Hawaiians - Sociopolitical Organization

At the time of Western contact in 1778 the Hawaiian islands were politically divided into several competing chiefdoms. Hawaii was an independent kingdom from 1795 to 1893 and a United States territory from 1898 until statehood in 1959.

Social Organization. Precontact Hawai'i was a highly stratified society where the chiefs were socially and ritually set apart from the common people. Rank was bilaterally determined and chiefly women wielded considerable authority. The commoner category was internally egalitarian.

Political Organization. Each island was divided into Districts consisting of several ahupua'a land sections. Districts and ahupua'a were redistributed by successful chiefs to their followers after a conquest. The chief then appointed a local land agent to supervise production and maintenance of the irrigation system. The commoners materially supported the chiefs with tribute at ritually prescribed times. Rebellions and power struggles were common. In legendary histories cruel and stingy chiefs are deserted by their people and overthrown by their kinder younger brothers.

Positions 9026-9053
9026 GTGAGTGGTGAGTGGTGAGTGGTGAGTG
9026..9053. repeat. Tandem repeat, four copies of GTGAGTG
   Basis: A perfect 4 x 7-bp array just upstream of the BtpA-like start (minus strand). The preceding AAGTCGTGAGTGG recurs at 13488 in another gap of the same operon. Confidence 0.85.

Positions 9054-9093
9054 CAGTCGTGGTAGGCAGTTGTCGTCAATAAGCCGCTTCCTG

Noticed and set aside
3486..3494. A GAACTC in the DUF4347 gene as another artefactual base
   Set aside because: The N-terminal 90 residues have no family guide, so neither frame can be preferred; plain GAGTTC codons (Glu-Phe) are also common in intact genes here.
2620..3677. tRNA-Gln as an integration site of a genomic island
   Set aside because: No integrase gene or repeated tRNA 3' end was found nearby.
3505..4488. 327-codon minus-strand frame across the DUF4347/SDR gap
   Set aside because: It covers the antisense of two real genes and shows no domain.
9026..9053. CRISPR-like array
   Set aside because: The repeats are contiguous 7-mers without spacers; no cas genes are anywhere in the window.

Social Control. The chiefs had absolute authority over commoners. They could confiscate their property or put them to death for violating ritual prohibitions. In practice, However, chiefs were constrained by their reliance on the underlying populace of producers. In Hawaiian communities today there is no sense of inborn rank and an egalitarian ethic prevails. Pretensions are leveled by the use of gossip and temporary ostracism.

Conflict. Warfare was endemic in the Hawaiian chieftainship in the century or two preceding Cook's arrival. After Kamehameha's conquest the Hawaiian warrior ethic declined to the extent that the monarchy could be overthrown in 1893 by a company of marines. Interpersonal conflicts among Hawaiians today typify the tensions present in any small-scale community, and they are for the most part resolved through the intervention of family and friends. Hawaiians are very reluctant to call in outside authorities to resolve local-level conflicts.

User Contributions:

Comment about this article, ask questions, or add new information about this topic: